LSAT Will Still Be Weighted Heavily in Law School Rankings

Even if the LSAT becomes optional for admissions, it will remain a key factor in law school rankings.

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There are serious discussions underway in the legal education community about whether the Law School Admissions Test (LSAT), which is now a mandatory requirement for admission to law school, will become a voluntary requirement. An American Bar Association (ABA) committee is considering proposing changes to the ABA's current law school accreditation standards that would allow law schools to make the LSAT optional.

This potential change is a long way from happening, since the committee has to make its final report, and then the full Council of the Section of Legal Education and Admissions to the Bar would have to make any final decision on an accreditation rule change. The earliest time such a decision could be made by the ABA would be in 2012 or even later. So, it could be a few years away before law schools potentially change their admissions policies for incoming students.

U.S. News is watching closely whether, when, and how the LSAT requirement is changed since law school admissions data counts for 25 percent of our annual Best Law Schools rankings. The combined median LSAT of all full-time and part-time students entering into a J.D. program is one of the key components of our rankings. The U.S. News law school rankings methodology weights the LSAT at 12.5 percent of the overall ranking. In addition, the median undergraduate grade-point average of all entering J.D. students is weighted 10 percent of the overall ranking, and the overall acceptance rate counts for 2.5 percent. We believe that comparing law schools on their students' LSATs and undergraduate GPAs is the most direct way of determining which schools have enrolled the "best and brightest" students—and therefore will remain important criteria in determining which are the nation's top law schools.

One key question is what law schools will do it if they are given the right to make the LSAT optional. Would the behavior of law schools mirror recent trends in undergraduate admissions that have seen a growing number of colleges make submitting the SAT and ACT optional for prospective students? The colleges that have made these tests optional say that they see an increase in the number of applicants from a more socioeconomic diverse group of students, without sacrificing academic quality and performance. However, generally speaking, the top-ranked schools in the U.S. News Best Colleges rankings have not gone test-optional for undergraduate admissions. The highest ranked schools still believe that the SAT and ACT tests are measuring something important. Interestingly, even for the test-optional schools, a majority of their students still tend to submit either the SAT or ACT test for consideration.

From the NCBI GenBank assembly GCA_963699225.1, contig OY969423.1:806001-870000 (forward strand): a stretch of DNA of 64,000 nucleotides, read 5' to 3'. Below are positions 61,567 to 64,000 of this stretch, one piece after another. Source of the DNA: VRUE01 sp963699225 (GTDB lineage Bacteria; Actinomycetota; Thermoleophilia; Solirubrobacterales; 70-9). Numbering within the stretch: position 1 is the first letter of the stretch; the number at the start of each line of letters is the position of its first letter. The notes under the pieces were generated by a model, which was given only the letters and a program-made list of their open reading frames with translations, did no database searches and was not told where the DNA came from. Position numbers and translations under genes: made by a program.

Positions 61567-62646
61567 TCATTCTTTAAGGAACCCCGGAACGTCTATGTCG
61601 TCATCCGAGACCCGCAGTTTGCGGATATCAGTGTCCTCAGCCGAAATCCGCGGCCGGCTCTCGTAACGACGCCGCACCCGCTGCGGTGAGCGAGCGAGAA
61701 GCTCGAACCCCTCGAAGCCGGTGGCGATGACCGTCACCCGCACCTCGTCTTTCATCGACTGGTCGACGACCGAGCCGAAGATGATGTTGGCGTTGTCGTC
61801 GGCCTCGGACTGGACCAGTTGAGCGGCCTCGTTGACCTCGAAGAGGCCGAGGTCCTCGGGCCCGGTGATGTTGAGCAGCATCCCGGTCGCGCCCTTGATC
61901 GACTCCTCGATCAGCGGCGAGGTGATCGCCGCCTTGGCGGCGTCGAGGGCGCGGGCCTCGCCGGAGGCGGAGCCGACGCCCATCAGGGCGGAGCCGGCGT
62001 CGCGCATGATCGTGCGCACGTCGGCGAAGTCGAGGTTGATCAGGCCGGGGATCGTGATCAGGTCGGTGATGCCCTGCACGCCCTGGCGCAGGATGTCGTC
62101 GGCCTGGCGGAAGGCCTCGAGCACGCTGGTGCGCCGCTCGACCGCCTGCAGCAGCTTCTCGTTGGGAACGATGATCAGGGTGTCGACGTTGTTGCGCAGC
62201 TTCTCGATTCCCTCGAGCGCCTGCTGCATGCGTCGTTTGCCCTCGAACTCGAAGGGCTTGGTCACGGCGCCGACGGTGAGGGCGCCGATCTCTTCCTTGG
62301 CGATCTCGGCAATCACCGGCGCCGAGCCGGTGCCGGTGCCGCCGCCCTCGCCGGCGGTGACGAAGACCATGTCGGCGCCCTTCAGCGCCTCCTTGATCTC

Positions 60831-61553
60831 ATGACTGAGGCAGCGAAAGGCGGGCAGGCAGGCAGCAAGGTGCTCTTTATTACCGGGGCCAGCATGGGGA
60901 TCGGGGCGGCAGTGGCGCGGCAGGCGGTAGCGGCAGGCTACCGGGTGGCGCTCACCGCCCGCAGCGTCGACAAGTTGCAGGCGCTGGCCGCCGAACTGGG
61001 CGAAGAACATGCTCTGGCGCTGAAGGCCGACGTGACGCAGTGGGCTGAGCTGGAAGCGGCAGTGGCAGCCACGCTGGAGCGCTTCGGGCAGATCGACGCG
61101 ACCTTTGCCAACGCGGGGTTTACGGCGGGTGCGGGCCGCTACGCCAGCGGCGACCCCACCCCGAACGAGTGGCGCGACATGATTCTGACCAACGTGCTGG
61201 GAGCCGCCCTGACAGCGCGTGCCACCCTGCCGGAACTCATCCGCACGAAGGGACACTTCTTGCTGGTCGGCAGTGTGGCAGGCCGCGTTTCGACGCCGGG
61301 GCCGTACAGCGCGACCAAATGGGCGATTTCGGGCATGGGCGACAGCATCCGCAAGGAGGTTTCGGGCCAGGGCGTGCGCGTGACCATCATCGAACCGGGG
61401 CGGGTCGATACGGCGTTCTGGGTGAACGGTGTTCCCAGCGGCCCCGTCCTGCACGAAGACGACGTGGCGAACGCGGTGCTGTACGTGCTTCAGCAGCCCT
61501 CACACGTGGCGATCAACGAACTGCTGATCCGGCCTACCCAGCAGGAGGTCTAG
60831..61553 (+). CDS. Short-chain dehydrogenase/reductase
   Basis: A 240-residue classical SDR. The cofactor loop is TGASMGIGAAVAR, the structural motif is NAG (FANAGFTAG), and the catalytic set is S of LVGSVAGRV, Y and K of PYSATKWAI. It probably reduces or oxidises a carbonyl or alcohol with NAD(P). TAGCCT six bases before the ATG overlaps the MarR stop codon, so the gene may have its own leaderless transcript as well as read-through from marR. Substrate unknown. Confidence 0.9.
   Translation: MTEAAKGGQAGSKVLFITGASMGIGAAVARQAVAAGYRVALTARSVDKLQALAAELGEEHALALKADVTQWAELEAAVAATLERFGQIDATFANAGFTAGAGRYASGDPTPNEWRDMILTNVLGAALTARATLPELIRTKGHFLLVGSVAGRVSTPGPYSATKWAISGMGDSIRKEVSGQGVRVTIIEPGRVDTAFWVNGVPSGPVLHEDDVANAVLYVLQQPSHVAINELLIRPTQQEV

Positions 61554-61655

It's likely that a very large proportion of law students will continue to take and submit the LSAT, even if it's made optional at some schools. It is important to note that the LSAT has been proven to be the best and most reliable predictor of first year success at law school. With that in mind, U.S. News will continue to conduct the annual law school rankings, and the LSAT will remain a heavily weighted factor.

Check out coverage of this optional LSAT issue:

--Tax Prof Blog: ABA May Make LSAT Optional

--ABA Journal: LSAT Would Be Optional Under Possible ABA Accreditation Change

--The National Law Journal: ABA Panel Considering Making the LSAT Optional

--Above the Law: ABA Considers Dropping LSAT Requirement for Admission to Law School

--American Lawyer: The Last Days of the LSAT?

--The Careerist: Kill the LSAT? Are You Nuts?

--Inside Higher Ed: ABA May Drop LSAT Requirement

--Law Librarian Blog, Heil Myself: The Legal Theater Works on Its New Musical -- Auf Wiedersehen LSAT, Guten Tag Legal Skills

--Legal Blog Watch: Will the ABA Make LSATs Voluntary?

--Leiter's Law School Reports: ABA Considers Dropping LSAT Requirement for Law School Admissions

--The Volokh Conspiracy: Speaking of Wealthy Organizations that Benefit from Unnecessary Rules...

--Wall Street Journal Law Blog: Is the LSAT Going to Go the Way of the Dodo?

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